H. Kory Cooper
Assistant Professor, Anthropology and Materials Engineering
Kory Cooper is an anthropologically trained archaeologist who uses a Behavioral Archaeology framework to study technological change past and present. One of his areas of specialization is archaeometallurgy, the study of ancient and historic metals.
Cooper conducted fieldwork in Jordan, Sudan, and California, but geographically his research has been focused on far northwest North America (Arctic, Subarctic, and Northwest Coast). There he studies metallurgical innovation, primarily native copper use, and its relationship to social complexity among prehistoric hunter-gatherers.
Cooper’s research is currently funded by the National Science Foundation and the Office of Polar Programs (Division of Arctic Social Science). Cooper began to apply a Behavioral Archaeology framework to the study of e-waste and has a courtesy appointment in the School of Materials Engineering and is a Faculty Affiliate in the Division of Environmental and Ecological Engineering.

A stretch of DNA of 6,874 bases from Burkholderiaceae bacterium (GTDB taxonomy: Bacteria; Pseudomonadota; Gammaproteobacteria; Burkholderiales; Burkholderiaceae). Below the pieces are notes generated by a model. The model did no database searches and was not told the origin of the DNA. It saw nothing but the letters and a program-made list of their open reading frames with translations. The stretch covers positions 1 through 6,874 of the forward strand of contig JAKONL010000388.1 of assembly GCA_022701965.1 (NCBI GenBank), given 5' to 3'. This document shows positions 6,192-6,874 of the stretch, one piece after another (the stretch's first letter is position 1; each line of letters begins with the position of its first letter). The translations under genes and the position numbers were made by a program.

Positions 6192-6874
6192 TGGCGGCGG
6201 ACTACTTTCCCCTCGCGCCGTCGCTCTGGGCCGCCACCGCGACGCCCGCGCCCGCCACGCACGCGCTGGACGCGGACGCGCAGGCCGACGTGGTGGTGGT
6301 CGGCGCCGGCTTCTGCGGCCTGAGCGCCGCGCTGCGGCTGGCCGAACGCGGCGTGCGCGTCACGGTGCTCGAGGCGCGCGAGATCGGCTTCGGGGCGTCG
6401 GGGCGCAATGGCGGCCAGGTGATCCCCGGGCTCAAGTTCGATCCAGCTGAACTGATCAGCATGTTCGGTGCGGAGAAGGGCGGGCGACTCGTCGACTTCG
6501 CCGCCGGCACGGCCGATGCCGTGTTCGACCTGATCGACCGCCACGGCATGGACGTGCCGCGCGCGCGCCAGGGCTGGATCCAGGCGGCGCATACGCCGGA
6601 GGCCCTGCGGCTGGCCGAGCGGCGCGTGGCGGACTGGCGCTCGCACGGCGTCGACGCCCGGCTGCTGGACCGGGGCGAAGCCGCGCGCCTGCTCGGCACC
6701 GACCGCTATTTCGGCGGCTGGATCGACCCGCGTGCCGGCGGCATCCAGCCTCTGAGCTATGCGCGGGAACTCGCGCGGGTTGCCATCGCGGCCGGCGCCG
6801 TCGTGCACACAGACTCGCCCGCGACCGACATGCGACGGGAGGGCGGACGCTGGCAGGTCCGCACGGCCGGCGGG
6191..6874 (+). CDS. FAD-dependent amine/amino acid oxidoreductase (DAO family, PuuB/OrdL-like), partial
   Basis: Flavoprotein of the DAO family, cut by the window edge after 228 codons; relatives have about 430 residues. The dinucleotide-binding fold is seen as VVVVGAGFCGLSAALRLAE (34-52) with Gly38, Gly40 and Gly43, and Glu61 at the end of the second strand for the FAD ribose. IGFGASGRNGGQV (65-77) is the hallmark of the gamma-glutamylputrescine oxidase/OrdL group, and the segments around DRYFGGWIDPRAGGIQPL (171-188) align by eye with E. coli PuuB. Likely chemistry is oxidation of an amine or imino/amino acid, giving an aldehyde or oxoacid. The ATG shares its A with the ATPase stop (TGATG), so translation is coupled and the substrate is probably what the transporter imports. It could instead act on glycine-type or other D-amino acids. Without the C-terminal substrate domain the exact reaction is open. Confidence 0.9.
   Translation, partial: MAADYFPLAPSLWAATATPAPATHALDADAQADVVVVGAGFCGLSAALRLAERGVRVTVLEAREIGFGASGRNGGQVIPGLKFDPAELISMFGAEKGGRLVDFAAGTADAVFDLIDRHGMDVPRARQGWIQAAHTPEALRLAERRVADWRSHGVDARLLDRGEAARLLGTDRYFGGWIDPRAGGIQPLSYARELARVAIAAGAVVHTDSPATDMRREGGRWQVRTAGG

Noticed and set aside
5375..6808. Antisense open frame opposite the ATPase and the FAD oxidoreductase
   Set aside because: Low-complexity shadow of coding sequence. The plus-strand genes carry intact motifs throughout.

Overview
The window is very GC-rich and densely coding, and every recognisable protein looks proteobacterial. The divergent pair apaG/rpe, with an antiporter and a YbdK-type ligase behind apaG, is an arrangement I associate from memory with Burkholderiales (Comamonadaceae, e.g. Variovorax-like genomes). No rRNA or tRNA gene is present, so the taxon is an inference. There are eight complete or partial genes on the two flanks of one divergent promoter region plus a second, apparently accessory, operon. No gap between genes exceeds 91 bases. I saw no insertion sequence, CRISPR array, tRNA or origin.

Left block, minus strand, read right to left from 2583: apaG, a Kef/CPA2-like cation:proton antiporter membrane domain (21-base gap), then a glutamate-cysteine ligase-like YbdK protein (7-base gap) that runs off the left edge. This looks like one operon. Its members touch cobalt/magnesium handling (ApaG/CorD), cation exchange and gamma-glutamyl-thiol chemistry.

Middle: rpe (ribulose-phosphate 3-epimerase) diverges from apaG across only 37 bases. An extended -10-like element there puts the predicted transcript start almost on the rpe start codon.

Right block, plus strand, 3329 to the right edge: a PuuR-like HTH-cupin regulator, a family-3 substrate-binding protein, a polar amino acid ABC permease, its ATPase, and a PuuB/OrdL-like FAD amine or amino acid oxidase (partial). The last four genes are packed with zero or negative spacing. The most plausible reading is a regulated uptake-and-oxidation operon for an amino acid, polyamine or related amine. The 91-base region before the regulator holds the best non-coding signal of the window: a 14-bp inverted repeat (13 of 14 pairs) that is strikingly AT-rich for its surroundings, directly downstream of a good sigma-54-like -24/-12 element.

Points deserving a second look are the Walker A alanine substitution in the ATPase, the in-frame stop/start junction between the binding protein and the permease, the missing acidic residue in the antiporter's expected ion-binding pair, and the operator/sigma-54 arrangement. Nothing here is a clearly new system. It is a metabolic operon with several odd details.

He teaches Anthropology courses, such as Native American Cultures, Hunter-Gatherers, Introduction to Archaeology, World Prehistory, and North American Archaeology. He co-teaches a cross-listed course (Anthropology/Materials Science Engineering) titled “Archaeology and Materials Science.”